Some unfortunate results have come in for one of economists’ favorite things. This is the Earned Income Tax Credit, and I don’t know any economist who isn’t a big fan. From the quite liberal to the not so liberal, every economist loves the earned income tax credit. Despite the bad news, you should still love it, and I shall explain why. But first, there is something tricksy to know about income inequality.
You may be interested to know that pre-tax and post-tax economic inequality have approximately no relationship or correlation. Austria, Finland, Italy, Germany, the United Kingdom, Spain, France, and Belgium all have almost exactly the same pre-tax inequality as the United States, several of them more. These are much more egalitarian countries than we are overall, and you can see it in relative life expectancies for the rich versus the poor, social mobility, and other factors. For example, they generally have between one quarter and one half as many children living in relative poverty as the United States. They also have much stronger unions, which in most countries are more of wage-setting boards than the firm-by-firm labor monopolies of American unions, and appear much more powerful.
What does this say? First, it says that everything that these countries do except for redistribution is essentially meaningless. They may have the appearance of much stronger labor, but this does not matter at all. They all have the same inequality before the government moves the money around. So, among rich countries, the only thing that matters is what inequality the government will accept. If the market is creating greater inequality than this (and it almost always is, considering we live in democracies), then the government moves some money around through taxing the rich higher rates and providing public services, and everything is the way people want it. Effectively, nothing else actually matters but this.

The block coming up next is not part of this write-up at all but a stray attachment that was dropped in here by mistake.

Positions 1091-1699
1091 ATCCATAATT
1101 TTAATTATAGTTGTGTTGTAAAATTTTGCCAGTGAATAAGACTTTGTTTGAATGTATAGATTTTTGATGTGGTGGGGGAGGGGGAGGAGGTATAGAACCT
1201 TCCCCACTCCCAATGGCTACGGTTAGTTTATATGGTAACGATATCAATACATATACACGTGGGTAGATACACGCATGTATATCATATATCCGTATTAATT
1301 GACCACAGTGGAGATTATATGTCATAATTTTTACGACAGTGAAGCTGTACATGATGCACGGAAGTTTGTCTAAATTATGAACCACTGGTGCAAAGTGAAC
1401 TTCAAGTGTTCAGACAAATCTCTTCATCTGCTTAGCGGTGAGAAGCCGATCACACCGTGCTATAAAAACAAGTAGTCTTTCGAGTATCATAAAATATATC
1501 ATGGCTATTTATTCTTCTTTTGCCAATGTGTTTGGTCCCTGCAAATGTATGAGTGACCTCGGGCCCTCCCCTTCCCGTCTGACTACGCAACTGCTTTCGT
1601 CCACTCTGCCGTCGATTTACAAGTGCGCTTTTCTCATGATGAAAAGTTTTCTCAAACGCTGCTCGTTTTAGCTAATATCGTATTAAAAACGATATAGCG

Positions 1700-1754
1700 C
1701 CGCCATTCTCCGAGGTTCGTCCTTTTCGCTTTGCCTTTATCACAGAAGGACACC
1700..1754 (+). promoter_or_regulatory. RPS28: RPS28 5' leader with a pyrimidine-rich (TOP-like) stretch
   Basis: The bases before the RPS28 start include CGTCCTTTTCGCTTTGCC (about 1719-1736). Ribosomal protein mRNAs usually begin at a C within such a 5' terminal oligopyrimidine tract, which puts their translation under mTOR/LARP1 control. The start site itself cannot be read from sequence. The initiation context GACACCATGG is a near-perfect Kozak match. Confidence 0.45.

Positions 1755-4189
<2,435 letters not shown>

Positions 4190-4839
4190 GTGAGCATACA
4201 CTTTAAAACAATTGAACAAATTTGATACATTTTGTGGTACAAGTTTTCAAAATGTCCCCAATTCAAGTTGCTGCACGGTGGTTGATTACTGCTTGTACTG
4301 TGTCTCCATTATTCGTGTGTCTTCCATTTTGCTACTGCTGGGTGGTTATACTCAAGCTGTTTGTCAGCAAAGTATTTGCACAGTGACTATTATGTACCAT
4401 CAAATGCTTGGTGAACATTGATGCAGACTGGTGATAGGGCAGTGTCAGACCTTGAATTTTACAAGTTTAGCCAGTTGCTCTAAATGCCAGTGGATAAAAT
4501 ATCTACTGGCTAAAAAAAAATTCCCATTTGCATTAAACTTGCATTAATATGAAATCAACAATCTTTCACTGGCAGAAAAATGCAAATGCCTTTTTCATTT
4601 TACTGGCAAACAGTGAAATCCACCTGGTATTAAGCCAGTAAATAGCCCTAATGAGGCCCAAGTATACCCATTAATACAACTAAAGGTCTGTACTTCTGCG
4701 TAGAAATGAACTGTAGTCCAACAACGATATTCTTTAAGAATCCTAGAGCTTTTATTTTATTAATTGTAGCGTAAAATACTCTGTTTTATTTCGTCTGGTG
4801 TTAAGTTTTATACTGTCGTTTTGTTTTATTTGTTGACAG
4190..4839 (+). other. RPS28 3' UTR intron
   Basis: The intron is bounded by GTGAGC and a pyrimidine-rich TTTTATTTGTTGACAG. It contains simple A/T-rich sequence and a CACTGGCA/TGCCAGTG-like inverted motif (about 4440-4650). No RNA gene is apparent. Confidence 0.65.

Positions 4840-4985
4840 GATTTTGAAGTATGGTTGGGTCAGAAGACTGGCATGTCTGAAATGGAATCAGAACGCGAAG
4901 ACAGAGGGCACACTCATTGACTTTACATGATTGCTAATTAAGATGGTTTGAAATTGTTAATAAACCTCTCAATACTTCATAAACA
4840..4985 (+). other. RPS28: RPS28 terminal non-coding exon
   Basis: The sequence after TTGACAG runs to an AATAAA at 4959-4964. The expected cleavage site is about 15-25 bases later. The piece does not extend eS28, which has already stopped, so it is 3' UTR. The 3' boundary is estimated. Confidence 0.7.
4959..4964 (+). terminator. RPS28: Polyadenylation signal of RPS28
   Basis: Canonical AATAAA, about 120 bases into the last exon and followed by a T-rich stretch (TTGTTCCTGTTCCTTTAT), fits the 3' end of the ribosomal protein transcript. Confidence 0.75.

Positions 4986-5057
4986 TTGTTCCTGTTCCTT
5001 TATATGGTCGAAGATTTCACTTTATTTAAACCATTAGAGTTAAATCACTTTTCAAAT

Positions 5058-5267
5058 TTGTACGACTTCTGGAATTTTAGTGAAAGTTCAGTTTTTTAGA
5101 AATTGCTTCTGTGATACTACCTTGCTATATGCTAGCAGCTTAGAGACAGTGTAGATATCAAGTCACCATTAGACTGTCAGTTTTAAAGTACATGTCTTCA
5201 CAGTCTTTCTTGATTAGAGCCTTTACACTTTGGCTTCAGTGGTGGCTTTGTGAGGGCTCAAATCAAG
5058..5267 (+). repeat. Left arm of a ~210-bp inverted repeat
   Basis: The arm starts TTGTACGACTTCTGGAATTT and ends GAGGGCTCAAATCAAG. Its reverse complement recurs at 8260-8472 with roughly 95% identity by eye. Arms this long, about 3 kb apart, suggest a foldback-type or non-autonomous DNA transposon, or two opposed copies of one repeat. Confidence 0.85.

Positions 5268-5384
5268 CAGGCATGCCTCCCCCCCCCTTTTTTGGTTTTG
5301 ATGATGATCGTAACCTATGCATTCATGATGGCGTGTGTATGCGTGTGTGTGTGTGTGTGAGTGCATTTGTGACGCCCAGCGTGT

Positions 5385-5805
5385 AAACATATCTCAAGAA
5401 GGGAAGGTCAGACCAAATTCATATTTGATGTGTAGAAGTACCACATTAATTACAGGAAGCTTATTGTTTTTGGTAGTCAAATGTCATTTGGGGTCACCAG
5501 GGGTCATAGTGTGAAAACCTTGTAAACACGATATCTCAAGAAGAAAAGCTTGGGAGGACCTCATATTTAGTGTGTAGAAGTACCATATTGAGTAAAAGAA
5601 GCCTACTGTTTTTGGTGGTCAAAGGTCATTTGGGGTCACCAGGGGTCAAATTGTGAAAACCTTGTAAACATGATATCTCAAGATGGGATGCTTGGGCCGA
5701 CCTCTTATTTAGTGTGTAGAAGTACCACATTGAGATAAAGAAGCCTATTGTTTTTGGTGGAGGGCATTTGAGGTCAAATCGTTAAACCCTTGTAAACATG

This is largely unavoidable in a globalized world. In the United States before the 1980s, most manufacturing work was unionized and many Americans worked in manufacturing. That’s not exactly true anymore. Despite what some will tell you, this was not largely due to regulatory changes; it was mostly because of rising trade with China. In this environment, you can’t reduce income inequality very much through pre-tax means. Companies have to compete on the world market. If you raise expenses for them (by forcing them to raise wages whether via unions or wage controls), they have to compete with other countries, mostly China, where the governments are not all doing that. Thus, if you force companies themselves to be the ones to pay for the income equality you want by bidding wages far up beyond the marginal product of workers, these companies are going to go out of business.
But you still want to deal with income inequality. So you tax the rich and hand it out to the poor. There are several ways of doing this. A major factor is that countries treat things that can be easily provided by private markets as if they’re public goods as a tricksy way of redistributing money: school, housing, and busses are typical examples. However, this strategy leaves a gap, unless you publicly fund all goods that people could want, so you need something to close the gaps. One solution is to put on your YangGang2020 colors and deliver a check for $1,000 a month to every American with a pulse, but wait a moment before you buy your Math, Money, and Marijuana T-shirt. Despite the marvelous charm of every sentence that comes out of his mouth, there is a better way.